Sunday, September 22, 2013

The Facts About Sperm Test

Beyond good looks, strong physique and numerous girlfriends, many people believe that the true measure of manhood is the ability to procreate. This manly ability can always be tested with a sex partner, but such pleasurable option may not be the best method especially if one does not intend to be a father very soon. A much better alternative will be the sperm test.

What is the test about?

Sperm test examines the number or concentration of sperms present in the ejaculated semen, their motility and their capability to induce pregnancy. This type of test is typically done to identify if the male is the problematic one in cases of unsuccessful pregnancies. This test may also be done to check the efficiency of male sterility procedures such as vasectomy.

How is the test done?

The test usually involves around 2 to 6 milliliters of semen. Sample collection is typically done by ejaculating towards a clean container after masturbation. Alternative means of sample procurement include the use of a specialize condom called collection condom, withdrawal while reaching sexual climax and directly obtaining semen from the epididymis.

The test may be down through microscopy, wherein analysis involves viewing the sample under a microscope. Motility can be quickly judged by visual inspection, while sperm count/concentration can be determined by viewing sperms under an analysis grid and multiplying the counted sperm cells in specified squares by a certain factor. Alternatively, the test can be done with chips that require three semen samples not collected on the same day. These chips typically work by detecting a certain protein that distinguishes sperms from other cells.

How to interpret results

The World Health Organization (WHO) states that normal males have sperm concentration of greater than 15 million cells per milliliter. Other literature put the normal number at 20 million cells per milliliter. Values lower than the mentioned standard implies a very high possibility of male infertility. Absence of sperm in the sample is called azoospermia, while oligozoospermia describes a low sperm count or concentration.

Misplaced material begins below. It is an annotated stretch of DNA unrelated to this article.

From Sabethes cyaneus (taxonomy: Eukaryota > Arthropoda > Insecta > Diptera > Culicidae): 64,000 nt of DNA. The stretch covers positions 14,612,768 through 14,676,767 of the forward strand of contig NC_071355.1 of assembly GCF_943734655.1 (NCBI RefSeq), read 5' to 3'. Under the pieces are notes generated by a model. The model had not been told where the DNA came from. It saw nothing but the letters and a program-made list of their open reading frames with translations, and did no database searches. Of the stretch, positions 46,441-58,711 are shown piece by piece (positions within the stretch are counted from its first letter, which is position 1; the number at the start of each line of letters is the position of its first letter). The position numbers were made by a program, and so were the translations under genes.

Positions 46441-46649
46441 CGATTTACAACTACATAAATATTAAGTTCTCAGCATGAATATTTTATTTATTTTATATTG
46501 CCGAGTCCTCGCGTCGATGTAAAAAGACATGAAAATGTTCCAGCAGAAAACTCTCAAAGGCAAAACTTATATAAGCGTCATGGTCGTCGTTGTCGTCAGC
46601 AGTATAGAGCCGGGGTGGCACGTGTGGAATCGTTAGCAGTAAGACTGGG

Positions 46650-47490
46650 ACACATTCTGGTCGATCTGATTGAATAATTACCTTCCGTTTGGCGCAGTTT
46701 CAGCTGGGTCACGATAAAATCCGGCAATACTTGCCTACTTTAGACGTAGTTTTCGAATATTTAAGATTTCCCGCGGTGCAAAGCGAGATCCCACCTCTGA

Aside from sperm count or concentration, other important criteria are motility, vitality and morphology. Normal sperm motility or movement has a value of 50% measured during the span of 1 hour of collection. Vitality refers to the percentage of living sperm cells. Morphology refers to the shape of the sperm. Normally, a sperm cell has a smooth, oval head with a long tail connected to the distal part of the sperm head. A normal sperm count may be deemed useless if abnormality in motility, vitality or morphology is detected.

Is there any sperm test for home use?

For men who strongly desire to answer the fertility question on their own, it is great news that there are already available user-friendly sperm test kits in the online and local markets. A number of these tests automatically estimate the sperm count after enough semen samples are submitted. On the other hand, there are also at-home tests that allow the user to perform some microscopy and see for themselves the motility, viability and appearance of their sperms.

What must be done if an abnormality is detected?

If abnormal concentration, count, motility, vitality and/or morphology is observed, you may opt to perform another confirmatory test to be performed by trained laboratory technicians. You may also ask a doctor specializing in sexual health for recommendations about your possible issue.

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